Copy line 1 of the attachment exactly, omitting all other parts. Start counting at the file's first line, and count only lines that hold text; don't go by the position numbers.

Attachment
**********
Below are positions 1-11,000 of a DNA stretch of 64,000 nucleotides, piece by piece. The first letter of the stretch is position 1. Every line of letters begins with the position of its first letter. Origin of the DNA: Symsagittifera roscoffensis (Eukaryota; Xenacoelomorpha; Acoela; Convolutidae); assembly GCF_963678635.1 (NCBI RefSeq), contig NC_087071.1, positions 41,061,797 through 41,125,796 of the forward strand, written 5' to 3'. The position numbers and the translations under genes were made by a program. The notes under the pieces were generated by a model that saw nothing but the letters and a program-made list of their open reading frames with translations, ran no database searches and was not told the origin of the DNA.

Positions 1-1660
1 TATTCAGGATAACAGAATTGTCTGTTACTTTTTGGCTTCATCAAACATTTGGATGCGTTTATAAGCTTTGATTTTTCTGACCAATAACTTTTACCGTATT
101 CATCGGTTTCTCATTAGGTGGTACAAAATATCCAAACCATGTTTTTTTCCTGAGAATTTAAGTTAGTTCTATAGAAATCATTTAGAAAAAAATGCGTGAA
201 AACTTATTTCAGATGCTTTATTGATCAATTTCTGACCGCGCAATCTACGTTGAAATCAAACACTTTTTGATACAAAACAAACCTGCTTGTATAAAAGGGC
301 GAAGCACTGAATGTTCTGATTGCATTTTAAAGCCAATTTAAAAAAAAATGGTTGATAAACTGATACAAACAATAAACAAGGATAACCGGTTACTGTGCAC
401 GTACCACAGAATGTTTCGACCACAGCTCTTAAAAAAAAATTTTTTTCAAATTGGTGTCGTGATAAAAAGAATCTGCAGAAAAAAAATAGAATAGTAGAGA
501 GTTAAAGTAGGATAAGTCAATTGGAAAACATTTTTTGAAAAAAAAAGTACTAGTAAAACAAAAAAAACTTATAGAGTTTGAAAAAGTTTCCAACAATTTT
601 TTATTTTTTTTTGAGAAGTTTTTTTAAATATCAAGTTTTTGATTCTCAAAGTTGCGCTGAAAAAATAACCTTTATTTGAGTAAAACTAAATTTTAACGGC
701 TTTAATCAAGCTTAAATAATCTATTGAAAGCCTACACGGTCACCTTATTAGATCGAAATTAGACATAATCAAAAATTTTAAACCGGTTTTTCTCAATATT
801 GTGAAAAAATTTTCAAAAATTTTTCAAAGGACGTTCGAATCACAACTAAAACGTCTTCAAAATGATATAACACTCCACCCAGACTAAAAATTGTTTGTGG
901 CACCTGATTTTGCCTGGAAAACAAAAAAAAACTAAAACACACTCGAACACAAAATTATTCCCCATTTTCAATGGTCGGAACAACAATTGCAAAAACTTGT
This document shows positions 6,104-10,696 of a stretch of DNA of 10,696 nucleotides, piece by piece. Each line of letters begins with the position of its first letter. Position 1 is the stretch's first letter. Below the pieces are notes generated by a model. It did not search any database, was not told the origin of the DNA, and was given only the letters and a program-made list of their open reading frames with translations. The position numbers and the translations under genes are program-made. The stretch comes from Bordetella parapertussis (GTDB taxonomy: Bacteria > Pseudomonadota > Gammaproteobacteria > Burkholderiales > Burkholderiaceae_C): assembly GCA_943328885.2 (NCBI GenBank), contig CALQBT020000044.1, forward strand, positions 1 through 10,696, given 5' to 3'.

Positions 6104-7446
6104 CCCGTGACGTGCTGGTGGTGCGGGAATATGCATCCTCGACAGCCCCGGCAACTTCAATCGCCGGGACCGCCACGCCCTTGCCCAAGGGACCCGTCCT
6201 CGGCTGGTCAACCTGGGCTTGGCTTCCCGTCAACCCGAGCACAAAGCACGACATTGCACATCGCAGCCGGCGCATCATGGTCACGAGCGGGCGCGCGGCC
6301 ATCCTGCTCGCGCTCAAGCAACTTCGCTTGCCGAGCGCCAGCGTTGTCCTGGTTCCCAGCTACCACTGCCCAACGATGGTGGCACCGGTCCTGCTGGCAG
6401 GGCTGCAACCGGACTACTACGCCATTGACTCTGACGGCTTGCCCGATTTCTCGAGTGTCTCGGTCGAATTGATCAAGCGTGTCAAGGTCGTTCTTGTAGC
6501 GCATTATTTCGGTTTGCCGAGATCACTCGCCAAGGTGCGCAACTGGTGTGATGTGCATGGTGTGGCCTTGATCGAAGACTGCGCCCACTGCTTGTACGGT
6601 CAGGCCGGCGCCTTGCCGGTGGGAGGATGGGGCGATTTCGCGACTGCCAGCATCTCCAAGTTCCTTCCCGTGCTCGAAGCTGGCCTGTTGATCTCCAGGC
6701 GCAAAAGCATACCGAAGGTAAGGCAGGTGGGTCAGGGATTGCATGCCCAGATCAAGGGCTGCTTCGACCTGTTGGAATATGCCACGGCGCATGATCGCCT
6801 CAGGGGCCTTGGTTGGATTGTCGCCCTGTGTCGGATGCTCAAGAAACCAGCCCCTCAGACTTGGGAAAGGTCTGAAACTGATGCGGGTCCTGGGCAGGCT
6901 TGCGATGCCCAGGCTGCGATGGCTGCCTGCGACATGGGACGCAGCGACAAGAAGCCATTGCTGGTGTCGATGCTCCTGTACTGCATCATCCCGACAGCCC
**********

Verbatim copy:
Below are positions 1-11,000 of a DNA stretch of 64,000 nucleotides, piece by piece. The first letter of the stretch is position 1. Every line of letters begins with the position of its first letter. Origin of the DNA: Symsagittifera roscoffensis (Eukaryota; Xenacoelomorpha; Acoela; Convolutidae); assembly GCF_963678635.1 (NCBI RefSeq), contig NC_087071.1, positions 41,061,797 through 41,125,796 of the forward strand, written 5' to 3'. The position numbers and the translations under genes were made by a program. The notes under the pieces were generated by a model that saw nothing but the letters and a program-made list of their open reading frames with translations, ran no database searches and was not told the origin of the DNA.